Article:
Reproducible Research Statement:Study protocol: See . Statistical code: Available from Dr. Reese (e-mail, email@example.com). Data set: Deidentified elements of the study data set will be shared with investigators, with case-by-case review to ensure confidentiality of participants (e-mail, firstname.lastname@example.org).
Corresponding Author: Peter P. Reese, MD, MSCE, Center for Clinical Epidemiology and Biostatistics, University of Pennsylvania, 917 Blockley Hall, 423 Guardian Drive, Philadelphia, PA 19104; e-mail, email@example.com.
Current Author Addresses: Dr. Reese: Center for Clinical Epidemiology and Biostatistics, University of Pennsylvania, 917 Blockley Hall, 423 Guardian Drive, Philadelphia, PA 19104.
Drs. Abt, Bloom, Potluri, Levine, Porrett, Sawinski, Nazarian, Naji, and Bleicher: Perelman School of Medicine, University of Pennsylvania, One Founders Pavilion, 3400 Spruce Street, Philadelphia, PA 19104.
Dr. Blumberg: Division of Infectious Diseases, Department of Medicine, Perelman School of Medicine, University of Pennsylvania, 3 Silverstein, Suite E, 3400 Spruce Street, Philadelphia, PA 19104.
Dr. Van Deerlin: Department of Pathology and Laboratory Medicine, Perelman School of Medicine, University of Pennsylvania, 7.103 Founders Pavilion, 3400 Spruce Street, Philadelphia, PA 19104.
Mr. Hasz and Mr. Suplee: Gift of Life Donor Program, 401 North 3rd Street, Philadelphia, PA 19123.
Dr. Trofe-Clark: Perelman Center for Advanced Medicine, West Pavilion, 2nd Floor, 3400 Civic Center Boulevard, Philadelphia, PA 19104.
Ms. Sicilia and Ms. McCauley: Perelman School of Medicine, University of Pennsylvania, 729 Blockley Hall, 423 Guardian Drive, Philadelphia, PA 19104.
Ms. Gentile and Ms. Smith: Molecular Pathology Laboratory, Department of Pathology and Laboratory Medicine, University of Pennsylvania Health System, 3400 Spruce Street, Philadelphia, PA 19104.
Mr. Niknam: Center for Outcomes Research, The Children's Hospital of Philadelphia, 2716 South Street, Room 5121, Philadelphia, PA 19146.
Dr. Reddy: Division of Gastroenterology, Department of Medicine, Perelman School of Medicine, University of Pennsylvania, 2 Dulles, 3400 Spruce Street, Philadelphia, PA 19104.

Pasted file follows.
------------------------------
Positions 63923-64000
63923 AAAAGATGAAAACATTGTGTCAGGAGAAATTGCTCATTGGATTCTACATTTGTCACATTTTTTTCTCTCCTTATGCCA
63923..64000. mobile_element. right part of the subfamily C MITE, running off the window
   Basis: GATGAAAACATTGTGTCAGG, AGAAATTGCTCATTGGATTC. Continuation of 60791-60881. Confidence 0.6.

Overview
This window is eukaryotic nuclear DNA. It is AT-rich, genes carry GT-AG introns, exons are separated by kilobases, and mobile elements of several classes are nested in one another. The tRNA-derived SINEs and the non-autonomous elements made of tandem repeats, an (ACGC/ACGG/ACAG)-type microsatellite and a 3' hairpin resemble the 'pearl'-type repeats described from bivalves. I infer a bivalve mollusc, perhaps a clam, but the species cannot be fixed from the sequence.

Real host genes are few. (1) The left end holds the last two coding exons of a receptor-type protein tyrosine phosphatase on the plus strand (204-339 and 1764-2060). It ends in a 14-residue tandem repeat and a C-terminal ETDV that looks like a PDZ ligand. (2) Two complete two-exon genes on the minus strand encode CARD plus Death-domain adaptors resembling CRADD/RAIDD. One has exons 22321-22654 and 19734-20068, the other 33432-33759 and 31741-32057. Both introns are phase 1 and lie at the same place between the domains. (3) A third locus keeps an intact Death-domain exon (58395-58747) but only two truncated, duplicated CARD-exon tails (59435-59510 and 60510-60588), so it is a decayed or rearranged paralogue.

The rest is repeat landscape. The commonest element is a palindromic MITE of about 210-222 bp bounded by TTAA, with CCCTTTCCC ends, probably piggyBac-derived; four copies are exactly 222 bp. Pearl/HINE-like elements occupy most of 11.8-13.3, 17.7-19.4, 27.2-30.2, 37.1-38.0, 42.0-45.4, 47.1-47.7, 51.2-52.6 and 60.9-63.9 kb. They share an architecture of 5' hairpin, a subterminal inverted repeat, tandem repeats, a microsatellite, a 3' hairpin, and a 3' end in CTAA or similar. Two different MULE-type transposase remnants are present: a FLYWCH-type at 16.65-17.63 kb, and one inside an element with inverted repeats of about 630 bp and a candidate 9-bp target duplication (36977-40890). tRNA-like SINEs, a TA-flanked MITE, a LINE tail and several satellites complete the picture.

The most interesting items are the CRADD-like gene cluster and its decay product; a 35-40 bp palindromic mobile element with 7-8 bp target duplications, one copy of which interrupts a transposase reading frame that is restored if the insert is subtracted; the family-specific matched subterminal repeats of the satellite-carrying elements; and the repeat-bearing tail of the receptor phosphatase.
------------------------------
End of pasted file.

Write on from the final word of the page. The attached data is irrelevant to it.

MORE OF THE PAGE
Dr. Goldberg: Perelman School of Medicine, University of Pennsylvania, 730 Blockley Hall, 423 Guardian Drive, Philadelphia, PA 19104.
Author Contributions: Conception and design: P.P. Reese, P.L. Abt, E.A. Blumberg, V.M. Van Deerlin, R.D. Bloom, D. Sawinski, L. Suplee, M. McCauley, M. Bleicher, K.R. Reddy, D.S. Goldberg.
Analysis and interpretation of the data: P.P. Reese, E.A. Blumberg, R.D. Bloom, V.S. Potluri, M. Levine, R. Hasz, J. Trofe-Clark, C. Gentile, B.A. Niknam, M. Bleicher, K.R. Reddy, D.S. Goldberg.
Drafting of the article: P.P. Reese, P.L. Abt, E.A. Blumberg, R.D. Bloom, V.S. Potluri, M. Bleicher, D.S. Goldberg.
Critical revision of the article for important intellectual content: P.P. Reese, P.L. Abt, E.A. Blumberg, V.M. Van Deerlin, R.D. Bloom, V.S. Potluri, M. Levine, D. Sawinski, S.M. Nazarian, J. Trofe-Clark, B.A. Niknam, M. Bleicher, K.R. Reddy, D.S. Goldberg.
Final approval of the article: P.P. Reese, P.L. Abt, E.A. Blumberg, V.M. Van Deerlin, R.D. Bloom, V.S. Potluri, M. Levine, P. Porrett, D. Sawinski, S.M. Nazarian, A. Naji, R. Hasz, L. Suplee, J. Trofe-Clark, A. Sicilia, M. McCauley, C. Gentile, J. Smith, B.A. Niknam, M. Bleicher, K.R. Reddy, D.S. Goldberg.
Provision of study materials or patients: P.L. Abt, M. Levine, P. Porrett, S.M. Nazarian, R. Hasz, M. McCauley.
Statistical expertise: P.P. Reese, V.S. Potluri, B.A. Niknam, D.S. Goldberg.
Obtaining of funding: P.P. Reese, D.S. Goldberg.
Administrative, technical, or logistic support: P.P. Reese, P.L. Abt, R.D. Bloom, P. Porrett, D. Sawinski, L. Suplee, A. Sicilia, C. Gentile, J. Smith, B.A. Niknam, M. Bleicher, D.S. Goldberg.
Collection and assembly of data: P.P. Reese, V.M. Van Deerlin, V.S. Potluri, M. Levine, P. Porrett, R. Hasz, A. Sicilia, M. McCauley, C. Gentile, M. Bleicher, D.S. Goldberg.
Organs from hepatitis C virus (HCV)–infected deceased donors are often discarded. Preliminary data from 2 small trials, including THINKER-1 (Transplanting Hepatitis C kidneys Into Negative KidnEy Recipients), suggested that HCV-infected kidneys could be safely transplanted into HCV-negative patients. However, intermediate-term data on quality of life and renal function are needed to counsel patients about risk.
To describe 12-month HCV treatment outcomes, estimated glomerular filtration rate (eGFR), and quality of life for the 10 kidney recipients in THINKER-1 and 6-month data on 10 additional recipients.